Summary: Baptists have brought distinctive truth to the circle of the evangelical faith. However, there appears to be a danger of being of losing the Baptist identify which must be recognised and resisted.
CHALLENGES FACING BAPTISTS IN THE TWENTY-FIRST CENTURY
“Finally, brothers, whatever is true, whatever is honourable, whatever is just, whatever is pure, whatever is lovely, whatever is commendable, if there is any excellence, if there is anything worthy of praise, think about these things. What you have learned and received and heard and seen in me—practise these things, and the God of peace will be with you.”
What makes a Baptist a Baptist? The question is central to the search for Baptist identity. There is no individual Baptist without a Baptist congregation. Staunch advocates of believers’ church, Baptists must answer this question of identity together, as well as individually. Eventually, the answer to this question will shape our churches, our denominational affiliations, and every aspect of our work together.
I observe that the truths which define us as Baptists are sadly neglected today. Even denominational leaders and seminary instructors have permitted a dilution of Baptist theology during the past several years. This is a trend which concerns me deeply, and which should concern each of us both as Christians and as seekers of truth.
The current generation of Baptists knows little about Baptist doctrine. Consequently, contemporary Baptists invest considerable energies searching for some solid ground on which they can base their lives and Christian discipleship. Tragically, this statement is made regarding denominational leaders and teachers in our theological institutions. If those supposed to provide leadership prove to be ignorant of the doctrines Baptist have championed, should we marvel that those occupying the pews of our churches know so little concerning this rich heritage?
The tragedy of this censure is that our Baptist people are joining with non-Baptist evangelicals in a virtual new evangelical ecumenism leading to a number of novel ministry ventures that are not always beneficial to spiritual health of the congregation. Areas of commonality and agreement have been identified with many of these evangelical Christians; and while this trend has positive elements, we have tended to neglect the traits that have forged our unique theological identity and shaped our mission and our passion in pursuing many of these ventures.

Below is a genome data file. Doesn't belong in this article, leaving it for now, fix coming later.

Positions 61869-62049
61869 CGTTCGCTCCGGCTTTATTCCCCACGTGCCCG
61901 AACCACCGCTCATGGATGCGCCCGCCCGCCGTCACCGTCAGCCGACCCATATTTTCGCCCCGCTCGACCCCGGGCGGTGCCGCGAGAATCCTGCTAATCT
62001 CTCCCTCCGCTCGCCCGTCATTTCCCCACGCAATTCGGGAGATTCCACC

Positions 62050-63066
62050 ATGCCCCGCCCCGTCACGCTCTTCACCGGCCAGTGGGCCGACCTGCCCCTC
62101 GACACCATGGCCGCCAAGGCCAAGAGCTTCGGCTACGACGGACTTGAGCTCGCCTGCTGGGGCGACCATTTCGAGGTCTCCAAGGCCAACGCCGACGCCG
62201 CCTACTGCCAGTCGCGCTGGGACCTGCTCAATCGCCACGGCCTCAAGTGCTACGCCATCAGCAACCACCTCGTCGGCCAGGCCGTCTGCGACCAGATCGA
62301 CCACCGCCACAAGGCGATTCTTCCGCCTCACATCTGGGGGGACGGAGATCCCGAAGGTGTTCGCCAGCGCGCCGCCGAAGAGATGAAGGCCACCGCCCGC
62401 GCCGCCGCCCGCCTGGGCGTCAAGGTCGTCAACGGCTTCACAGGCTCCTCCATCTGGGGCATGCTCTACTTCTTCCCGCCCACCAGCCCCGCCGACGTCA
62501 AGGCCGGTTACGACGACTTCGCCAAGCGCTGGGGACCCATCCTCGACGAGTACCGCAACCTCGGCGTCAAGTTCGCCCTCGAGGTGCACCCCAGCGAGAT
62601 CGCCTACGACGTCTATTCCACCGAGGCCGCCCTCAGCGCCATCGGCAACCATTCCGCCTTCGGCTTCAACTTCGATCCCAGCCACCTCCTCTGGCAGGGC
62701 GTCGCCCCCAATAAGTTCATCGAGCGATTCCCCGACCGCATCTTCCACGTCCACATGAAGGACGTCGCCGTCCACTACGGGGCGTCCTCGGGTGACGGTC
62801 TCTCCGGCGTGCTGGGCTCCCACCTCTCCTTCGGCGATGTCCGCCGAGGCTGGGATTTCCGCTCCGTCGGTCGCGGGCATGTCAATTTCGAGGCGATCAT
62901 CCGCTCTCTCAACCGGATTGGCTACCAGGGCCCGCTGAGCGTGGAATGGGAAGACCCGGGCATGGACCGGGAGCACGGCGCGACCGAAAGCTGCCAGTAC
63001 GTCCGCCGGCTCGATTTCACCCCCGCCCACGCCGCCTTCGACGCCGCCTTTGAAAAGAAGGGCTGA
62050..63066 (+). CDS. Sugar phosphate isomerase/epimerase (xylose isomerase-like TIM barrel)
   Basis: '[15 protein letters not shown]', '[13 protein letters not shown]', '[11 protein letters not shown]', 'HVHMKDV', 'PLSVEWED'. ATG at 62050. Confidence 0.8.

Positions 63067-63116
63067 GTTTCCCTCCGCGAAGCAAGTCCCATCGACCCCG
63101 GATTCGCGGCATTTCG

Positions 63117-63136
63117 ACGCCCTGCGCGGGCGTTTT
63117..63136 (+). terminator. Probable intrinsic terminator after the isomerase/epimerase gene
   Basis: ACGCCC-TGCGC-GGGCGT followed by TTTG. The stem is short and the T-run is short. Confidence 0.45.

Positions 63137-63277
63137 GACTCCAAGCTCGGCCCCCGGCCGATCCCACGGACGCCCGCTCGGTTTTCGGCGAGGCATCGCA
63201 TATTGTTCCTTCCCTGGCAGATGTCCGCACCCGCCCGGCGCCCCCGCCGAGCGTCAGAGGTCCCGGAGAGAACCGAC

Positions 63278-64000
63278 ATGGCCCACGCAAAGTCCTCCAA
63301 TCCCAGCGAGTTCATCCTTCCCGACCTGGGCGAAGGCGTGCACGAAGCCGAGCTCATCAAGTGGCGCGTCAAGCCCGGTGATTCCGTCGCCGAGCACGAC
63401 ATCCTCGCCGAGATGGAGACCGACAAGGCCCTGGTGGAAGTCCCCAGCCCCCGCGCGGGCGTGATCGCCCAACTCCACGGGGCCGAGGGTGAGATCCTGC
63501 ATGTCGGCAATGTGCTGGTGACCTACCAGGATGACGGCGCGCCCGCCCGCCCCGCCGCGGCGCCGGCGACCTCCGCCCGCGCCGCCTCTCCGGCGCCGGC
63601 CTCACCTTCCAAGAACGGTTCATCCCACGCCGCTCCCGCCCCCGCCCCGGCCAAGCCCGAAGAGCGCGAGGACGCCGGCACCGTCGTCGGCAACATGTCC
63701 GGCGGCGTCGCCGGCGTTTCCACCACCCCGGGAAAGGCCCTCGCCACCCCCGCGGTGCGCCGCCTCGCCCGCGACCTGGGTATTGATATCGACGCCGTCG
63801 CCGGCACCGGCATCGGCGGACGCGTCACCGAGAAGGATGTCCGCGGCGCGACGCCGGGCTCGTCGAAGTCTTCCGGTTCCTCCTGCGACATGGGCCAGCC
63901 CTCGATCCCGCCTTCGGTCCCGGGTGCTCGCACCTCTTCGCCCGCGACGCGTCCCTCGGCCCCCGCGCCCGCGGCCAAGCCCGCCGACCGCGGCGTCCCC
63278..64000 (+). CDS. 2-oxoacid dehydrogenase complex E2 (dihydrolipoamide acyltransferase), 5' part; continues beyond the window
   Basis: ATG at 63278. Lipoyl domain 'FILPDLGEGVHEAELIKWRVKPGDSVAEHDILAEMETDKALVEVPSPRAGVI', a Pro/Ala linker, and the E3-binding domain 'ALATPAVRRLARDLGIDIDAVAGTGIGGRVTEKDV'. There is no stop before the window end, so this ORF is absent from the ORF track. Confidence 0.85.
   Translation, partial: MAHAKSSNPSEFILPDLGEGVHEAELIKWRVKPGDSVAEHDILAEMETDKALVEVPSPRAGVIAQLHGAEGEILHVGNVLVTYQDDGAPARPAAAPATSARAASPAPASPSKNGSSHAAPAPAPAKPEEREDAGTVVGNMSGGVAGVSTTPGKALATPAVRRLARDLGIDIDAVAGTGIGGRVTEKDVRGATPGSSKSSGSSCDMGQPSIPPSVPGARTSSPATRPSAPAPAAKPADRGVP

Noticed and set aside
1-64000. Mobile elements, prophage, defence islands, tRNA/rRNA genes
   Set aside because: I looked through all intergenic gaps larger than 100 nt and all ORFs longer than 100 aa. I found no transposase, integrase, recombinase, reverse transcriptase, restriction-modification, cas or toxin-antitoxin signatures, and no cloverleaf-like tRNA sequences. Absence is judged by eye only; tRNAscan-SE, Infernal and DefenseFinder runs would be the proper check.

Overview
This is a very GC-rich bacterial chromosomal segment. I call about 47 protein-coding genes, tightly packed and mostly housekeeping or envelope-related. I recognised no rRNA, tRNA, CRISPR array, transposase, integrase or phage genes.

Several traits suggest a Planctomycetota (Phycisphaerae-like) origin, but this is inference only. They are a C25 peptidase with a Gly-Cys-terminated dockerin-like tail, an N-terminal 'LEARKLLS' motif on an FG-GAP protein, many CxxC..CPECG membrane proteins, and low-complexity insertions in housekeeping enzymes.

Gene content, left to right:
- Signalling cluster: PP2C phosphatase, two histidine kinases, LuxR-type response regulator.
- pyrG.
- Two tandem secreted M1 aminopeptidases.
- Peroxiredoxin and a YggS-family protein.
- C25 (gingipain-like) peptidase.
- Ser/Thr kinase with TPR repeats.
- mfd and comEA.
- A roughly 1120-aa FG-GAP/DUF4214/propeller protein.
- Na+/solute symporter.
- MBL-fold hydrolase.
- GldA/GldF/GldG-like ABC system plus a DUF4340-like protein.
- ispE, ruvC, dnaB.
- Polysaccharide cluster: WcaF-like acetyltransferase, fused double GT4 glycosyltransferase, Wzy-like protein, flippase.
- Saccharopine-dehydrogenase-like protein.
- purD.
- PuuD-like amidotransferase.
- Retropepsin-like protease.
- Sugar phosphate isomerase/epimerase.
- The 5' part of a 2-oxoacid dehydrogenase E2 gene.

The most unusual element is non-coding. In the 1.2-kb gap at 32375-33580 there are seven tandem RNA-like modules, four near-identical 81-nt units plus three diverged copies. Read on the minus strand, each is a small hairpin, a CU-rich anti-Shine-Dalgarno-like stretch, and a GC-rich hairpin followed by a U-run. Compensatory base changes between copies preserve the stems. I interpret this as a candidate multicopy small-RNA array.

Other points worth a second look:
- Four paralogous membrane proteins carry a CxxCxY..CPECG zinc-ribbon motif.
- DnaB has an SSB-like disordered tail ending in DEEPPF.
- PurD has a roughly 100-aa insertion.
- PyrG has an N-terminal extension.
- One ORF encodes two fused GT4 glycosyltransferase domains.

The result of this dilution of Baptist doctrine is that we have lost the power of our convictions and too often lost even our identity as a historic people. If we are truly identical to all the other communions, then let us cease clinging to our identity and join with whoever gives us the best deal. However, if we possess distinctive truths which mark us as a people, and if those distinctive truths make us the people we admire historically, then let us return to those truths and proudly proclaim them. Our endeavour is not to proselytise non-Baptists to become Baptists, but it is to clearly articulate truths which may otherwise be neglected to the detriment of the world in which we live.
With the Word of God as our authority, we must relearn the basics and reclaim the richness of our doctrinal heritage. We must rediscover a lost and neglected wisdom, and reconstruct the foundation and framework of our faith. It is time that we were again about this task. If we are to define what it means to be Baptist, it will be necessary that we establish the basis for every belief, the basis for every statement. In order to do this we must agree upon a standard. The standard for faith and practise is the Word of God, and in particular, our authority is the New Testament. That truth needs to be explored thoroughly as we prepare ourselves for the future.
Baptists share many doctrines and practises in common with other religious bodies. In common with Jews, we believe in one God, Creator of all things. Many of the teachings of the Catholic Church are acceptable to Baptists. With them, we believe in one God in three Persons—Father, Son and Holy Spirit. We also believe in concert with those of the Roman Catholic persuasion in the incarnation, the atoning death and the glorious resurrection of Christ the Lord. As is true of Catholics, we have high regard for the Scriptures as the written Word of God. We do not hesitate to say that we share similar moral views with both Jews and Catholics and even with Mormons. Nevertheless, we hold most truths in common with other evangelical denominations.
The whole body of evangelical truth belongs to all evangelical denominations. We rejoice in the fact that the things in which we agree are more numerous and more important than the things in which we differ. We join with other evangelical denominations in holding to precious truths such as the inspiration of Scripture, the existence of one God in three Persons, the necessity of the new birth through repentance and faith and salvation by grace and not by works. We hold in common with other evangelical groups the deity, substitutionary death, resurrection, ascension and Second Coming of Christ Jesus our Lord. As is true for all evangelical Christians, we hold a final judgement, with eternal blessedness for the redeemed and eternal death for the wicked.